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Japan's 3 big mobile carriers to launch IoT services in 2018

Low-cost plans from Docomo, KDDI, SoftBank seen lifting nascent field

Consumers will soon begin reaping the benefits of the internet of things. China's Hisense demonstrates a system that allows users to control air conditioners in the home remotely at a trade fair in Barcelona.

TOKYO -- Japan's top three mobile carriers will roll out affordable telecommunications services next year to power the "internet of things" for corporations seeking to boost their competitive advantage.

The IoT wireless speeds provided by NTT Docomo, KDDI and SoftBank Group will be no match for smartphone data services, which are hundreds of times as fast. But the fees will be proportionally cheaper than the thousands of yen, or tens of dollars, a month that smartphone plans can run.

The equipment will also be energy-efficient -- two AA batteries can power a device for more than a decade. Chips and other smaller devices that act as sensors and transmitters will have their own miniature batteries or draw power from the factory equipment to which they are attached.

The three carriers will update current network software and begin providing nationwide IoT services in early 2018.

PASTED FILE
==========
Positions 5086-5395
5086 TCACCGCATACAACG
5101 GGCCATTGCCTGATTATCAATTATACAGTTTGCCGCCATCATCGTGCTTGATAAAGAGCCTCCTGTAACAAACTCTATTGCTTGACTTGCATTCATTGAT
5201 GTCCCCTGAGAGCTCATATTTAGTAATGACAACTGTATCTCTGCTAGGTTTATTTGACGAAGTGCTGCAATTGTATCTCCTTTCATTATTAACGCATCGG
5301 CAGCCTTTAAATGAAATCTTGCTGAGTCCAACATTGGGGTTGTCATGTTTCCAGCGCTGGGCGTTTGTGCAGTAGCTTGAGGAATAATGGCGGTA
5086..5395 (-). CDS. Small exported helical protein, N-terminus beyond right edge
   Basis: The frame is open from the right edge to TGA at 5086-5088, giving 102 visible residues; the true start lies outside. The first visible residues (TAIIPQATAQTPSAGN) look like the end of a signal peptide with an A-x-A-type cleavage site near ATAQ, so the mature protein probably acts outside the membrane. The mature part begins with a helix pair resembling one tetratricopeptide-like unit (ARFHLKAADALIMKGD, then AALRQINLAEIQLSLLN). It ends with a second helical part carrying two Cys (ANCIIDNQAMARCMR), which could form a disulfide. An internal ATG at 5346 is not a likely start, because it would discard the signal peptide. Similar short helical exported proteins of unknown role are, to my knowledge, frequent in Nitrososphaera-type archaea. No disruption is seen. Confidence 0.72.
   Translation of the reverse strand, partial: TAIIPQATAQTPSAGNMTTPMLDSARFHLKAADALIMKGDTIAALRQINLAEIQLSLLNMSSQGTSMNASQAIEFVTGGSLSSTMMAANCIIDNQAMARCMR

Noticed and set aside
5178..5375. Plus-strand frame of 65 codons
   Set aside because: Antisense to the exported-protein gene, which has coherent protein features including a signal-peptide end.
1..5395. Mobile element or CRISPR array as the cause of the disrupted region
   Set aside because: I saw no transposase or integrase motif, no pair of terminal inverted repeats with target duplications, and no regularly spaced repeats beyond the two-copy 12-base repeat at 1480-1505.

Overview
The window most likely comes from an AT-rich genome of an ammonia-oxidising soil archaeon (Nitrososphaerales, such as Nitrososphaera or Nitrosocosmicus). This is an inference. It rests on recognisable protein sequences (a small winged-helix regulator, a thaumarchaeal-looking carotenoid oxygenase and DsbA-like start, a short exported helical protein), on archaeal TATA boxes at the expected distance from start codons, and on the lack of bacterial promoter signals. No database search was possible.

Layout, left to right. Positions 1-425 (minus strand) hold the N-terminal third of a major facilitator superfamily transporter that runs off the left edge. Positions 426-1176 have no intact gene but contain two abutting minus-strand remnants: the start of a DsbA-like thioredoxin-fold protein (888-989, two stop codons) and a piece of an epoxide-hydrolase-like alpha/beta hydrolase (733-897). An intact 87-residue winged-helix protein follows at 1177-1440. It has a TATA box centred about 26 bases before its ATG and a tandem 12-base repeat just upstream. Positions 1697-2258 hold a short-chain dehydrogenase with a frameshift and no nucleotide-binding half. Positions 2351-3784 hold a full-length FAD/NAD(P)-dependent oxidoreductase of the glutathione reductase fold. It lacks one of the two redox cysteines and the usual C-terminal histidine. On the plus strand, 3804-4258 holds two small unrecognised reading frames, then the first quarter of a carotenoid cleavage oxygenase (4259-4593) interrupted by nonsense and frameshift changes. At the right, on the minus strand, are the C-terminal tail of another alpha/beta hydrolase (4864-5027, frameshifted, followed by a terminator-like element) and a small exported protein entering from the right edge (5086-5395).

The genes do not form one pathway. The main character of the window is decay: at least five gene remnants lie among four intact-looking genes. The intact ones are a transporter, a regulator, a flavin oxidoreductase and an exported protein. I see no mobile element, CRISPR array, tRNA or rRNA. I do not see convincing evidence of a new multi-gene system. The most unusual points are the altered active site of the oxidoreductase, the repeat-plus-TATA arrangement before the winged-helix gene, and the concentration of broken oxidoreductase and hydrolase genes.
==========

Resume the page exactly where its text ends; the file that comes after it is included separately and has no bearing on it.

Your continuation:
Kyocera Communication Systems has already launched its own IoT telecom business in parts of Japan this February. The Kyocera unit, employing technology from French startup Sigfox, starts rates at 100 yen a year.

The large cellphone companies have yet to establish their own fee schedules, but the levels are expected to compare favorably with Kyocera Communication's.

Using conventional telecom services for IoT applications is cost-prohibitive for the low volumes of data shared. Tailoring technology to such applications would better lend to profitability and lead to broader adoption by Japanese corporations.

Construction machinery maker Komatsu is introducing a system that optimizes operations at construction sites by gauging the condition of equipment. Many other enterprises plan to use IoT for logistics and managing factory production. Water and gas companies are automating meter readings via communications devices to cut costs and cope with personnel shortages.

Operators of hourly parking lots, vending machines and parcel delivery services are also considering tapping IoT for their businesses.


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